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My friend, Paul, came into the Community Center last week. His greeting, on seeing me, was something like, “Oh, there’s the lady that writes when she feels like it…” That was his way of letting me know that he noticed when I didn’t post a blog last week. From Paul, I’ll accept the scolding. He may be my most loyal reader! He frequently offers an opinion or a comment about something I’ve written. He has often told me how much he enjoys my essays, and he misses them when I don’t write.

Still, I gave him a rundown of what had been occupying my time, then told him my next post would be about all the things that I’m doing when I am not writing. “Good idea,” he said. Spring is a busy time of year out here on the Fox Lake Road. There is plenty to do, and I’ve been working hard.

I finally got the box spring moved out of the spare room upstairs. After months of worry and procrastination, when everything else I plan to do in that room (paint the floor, move a small stand and a large bookcase to the other side of the room so that the two dressers can inhabit the same wall, put down a rug, set up my Pilates chair) hinged on getting the box spring out. Finally, I tackled the job, wrestled it through the door and around the corner on the small landing, and down the stairs. It is now resting comfortably in the tall grass of my back yard, until I can figure out where to go with it next.

After tripping over the stuff for a week, I – at long last – got all of the papermaking supplies cleaned, sorted, and put away. I enjoy teaching papermaking, but it involves a ton of prep-work, and even more clean-up when it’s done.

Last Sunday was a warm and beautiful day, so I abandoned my long list of things to get done in the house, and headed outside. I picked up windfall from under the old maple trees. I pruned the vines of climbing rose that had nearly taken over my front door. I cut back the wisteria, then started on the grape vines. They had nearly buried a forsythia bush, and it needed to be pruned, too, when I uncovered it, I cleared some weeds out of the daylily bed, raked around the rhododendron, and pulled some blackberry brambles out of the poppy bed.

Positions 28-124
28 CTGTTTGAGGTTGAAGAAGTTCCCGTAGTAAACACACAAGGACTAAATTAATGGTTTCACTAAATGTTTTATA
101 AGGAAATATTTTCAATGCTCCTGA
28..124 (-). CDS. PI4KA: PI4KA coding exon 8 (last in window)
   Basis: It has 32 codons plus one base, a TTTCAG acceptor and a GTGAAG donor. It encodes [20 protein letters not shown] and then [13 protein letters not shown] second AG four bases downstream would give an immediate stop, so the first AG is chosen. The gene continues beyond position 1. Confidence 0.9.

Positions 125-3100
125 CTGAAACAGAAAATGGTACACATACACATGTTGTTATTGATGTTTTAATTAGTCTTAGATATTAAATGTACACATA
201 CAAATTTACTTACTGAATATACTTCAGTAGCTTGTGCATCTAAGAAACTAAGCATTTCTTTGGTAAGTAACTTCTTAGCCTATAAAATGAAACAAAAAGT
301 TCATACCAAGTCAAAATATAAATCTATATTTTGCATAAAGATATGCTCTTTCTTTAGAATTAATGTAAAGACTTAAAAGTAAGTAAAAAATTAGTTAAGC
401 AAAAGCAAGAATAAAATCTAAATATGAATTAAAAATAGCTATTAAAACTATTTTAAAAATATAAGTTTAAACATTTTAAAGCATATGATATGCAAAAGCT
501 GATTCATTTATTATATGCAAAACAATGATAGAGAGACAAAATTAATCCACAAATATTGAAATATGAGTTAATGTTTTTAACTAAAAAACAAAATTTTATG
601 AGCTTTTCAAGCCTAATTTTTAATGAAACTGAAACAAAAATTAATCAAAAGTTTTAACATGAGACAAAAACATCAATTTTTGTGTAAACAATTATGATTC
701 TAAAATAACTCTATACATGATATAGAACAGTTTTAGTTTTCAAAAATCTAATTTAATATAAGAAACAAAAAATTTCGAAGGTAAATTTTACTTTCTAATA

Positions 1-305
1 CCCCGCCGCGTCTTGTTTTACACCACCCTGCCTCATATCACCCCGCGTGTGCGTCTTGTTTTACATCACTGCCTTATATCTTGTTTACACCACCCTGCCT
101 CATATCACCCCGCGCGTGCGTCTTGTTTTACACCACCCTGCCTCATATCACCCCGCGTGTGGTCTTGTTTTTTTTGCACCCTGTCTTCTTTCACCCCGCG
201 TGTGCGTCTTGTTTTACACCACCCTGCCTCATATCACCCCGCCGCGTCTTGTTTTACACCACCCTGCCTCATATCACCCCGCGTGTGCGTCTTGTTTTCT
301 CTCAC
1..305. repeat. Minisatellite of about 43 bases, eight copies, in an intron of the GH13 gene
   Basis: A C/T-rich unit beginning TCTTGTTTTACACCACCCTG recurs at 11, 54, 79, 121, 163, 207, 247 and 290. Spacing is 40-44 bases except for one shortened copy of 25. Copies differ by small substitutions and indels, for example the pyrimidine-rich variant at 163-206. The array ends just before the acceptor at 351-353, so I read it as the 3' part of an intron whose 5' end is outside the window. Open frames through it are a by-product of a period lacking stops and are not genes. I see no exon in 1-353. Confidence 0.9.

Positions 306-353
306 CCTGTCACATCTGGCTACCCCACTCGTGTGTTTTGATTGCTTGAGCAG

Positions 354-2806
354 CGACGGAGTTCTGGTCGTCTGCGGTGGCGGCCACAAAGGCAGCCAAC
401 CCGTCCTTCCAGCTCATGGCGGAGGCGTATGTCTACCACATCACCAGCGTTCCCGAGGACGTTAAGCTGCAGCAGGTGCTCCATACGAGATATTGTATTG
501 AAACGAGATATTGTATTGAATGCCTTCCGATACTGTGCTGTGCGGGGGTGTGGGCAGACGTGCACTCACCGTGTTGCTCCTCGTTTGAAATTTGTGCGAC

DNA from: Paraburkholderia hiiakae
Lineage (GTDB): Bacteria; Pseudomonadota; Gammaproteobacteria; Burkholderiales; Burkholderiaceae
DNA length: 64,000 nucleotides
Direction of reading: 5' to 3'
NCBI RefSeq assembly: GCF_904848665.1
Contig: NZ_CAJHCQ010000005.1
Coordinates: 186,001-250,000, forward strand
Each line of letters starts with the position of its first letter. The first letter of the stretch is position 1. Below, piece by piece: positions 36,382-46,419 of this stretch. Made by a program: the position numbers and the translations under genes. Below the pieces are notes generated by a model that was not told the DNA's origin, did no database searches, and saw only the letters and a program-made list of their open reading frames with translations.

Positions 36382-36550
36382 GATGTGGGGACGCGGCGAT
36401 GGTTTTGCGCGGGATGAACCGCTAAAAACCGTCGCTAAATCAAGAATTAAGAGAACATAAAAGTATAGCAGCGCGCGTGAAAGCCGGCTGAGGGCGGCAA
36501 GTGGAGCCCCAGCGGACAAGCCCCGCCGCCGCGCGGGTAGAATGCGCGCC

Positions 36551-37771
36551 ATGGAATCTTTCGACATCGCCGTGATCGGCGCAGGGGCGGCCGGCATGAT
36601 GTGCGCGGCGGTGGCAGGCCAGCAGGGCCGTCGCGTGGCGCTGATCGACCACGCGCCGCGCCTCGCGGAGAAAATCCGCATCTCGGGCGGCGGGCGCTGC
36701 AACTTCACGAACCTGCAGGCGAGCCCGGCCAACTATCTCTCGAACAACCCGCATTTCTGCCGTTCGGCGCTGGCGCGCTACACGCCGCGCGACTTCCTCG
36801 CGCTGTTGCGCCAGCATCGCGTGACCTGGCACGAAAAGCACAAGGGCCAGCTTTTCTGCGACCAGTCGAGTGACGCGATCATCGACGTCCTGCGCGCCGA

My friend Judi stopped by, and I sent her off with a clump of rhubarb and a few Oriental poppy plants. I spent seven hours working in the yard that day. I hauled away twelve wheel-barrow loads of debris. Then I took the dogs for a walk. And then ibuprofen, a hot shower, and a small dinner before I collapsed into bed.

Tuesday was my only other day off last week, and I spent it outside, too. I finished pulling up the blackberry brambles, and worked on weeding and removing leaves from the flower beds. Before and after work, I’ve been trying to put the house in order – or at least in a state of less disorder – and other tasks that are specific to this time of year. I stored winter sweaters, and pulled a few warm-weather clothes clothes out. I turned off the furnace, and opened windows to the screens. On one nice day, I tossed all the dog beds, rugs and cushions outside where I swept and pounded and shook them clean, and left them out in the fresh air while I gave the floors a good cleaning.

Today, I walked the dogs early. Then I baked a cake. I went to town to meet the boat. One cousin, two sisters, a nephew and his daughter, my grand-niece, arrived on the ferry. Happy day! They’ll be here only until Friday, so I plan to spend as much time with them as I possibly can. So, if I don’t post another blog in the coming days, it’s because I’m busy enjoying time with my family!

First of May, Fox Lake Road

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The first day of a new month always seems like a good time to assess how things are going in my life, out here on the Fox Lake Road. Just in time for May, the last of the snow has melted. It is not yet warm, though the sunshine makes a huge difference. On my walk today, I was wishing I’d worn my winter parka, rather than the light blazer I had on. Gloves would have been nice, too.

In spite of the cold, pale blue flowers – Siberian squill, I think – are showing up in waves across the front yard. Daffodils are ready to burst into bloom. Daylilies, tulips and iris have pushed their pointed leaves out of the ground. The tips of branches on vines, trees, and shrubs are swollen, ready to soon unfurl leaves and blossoms.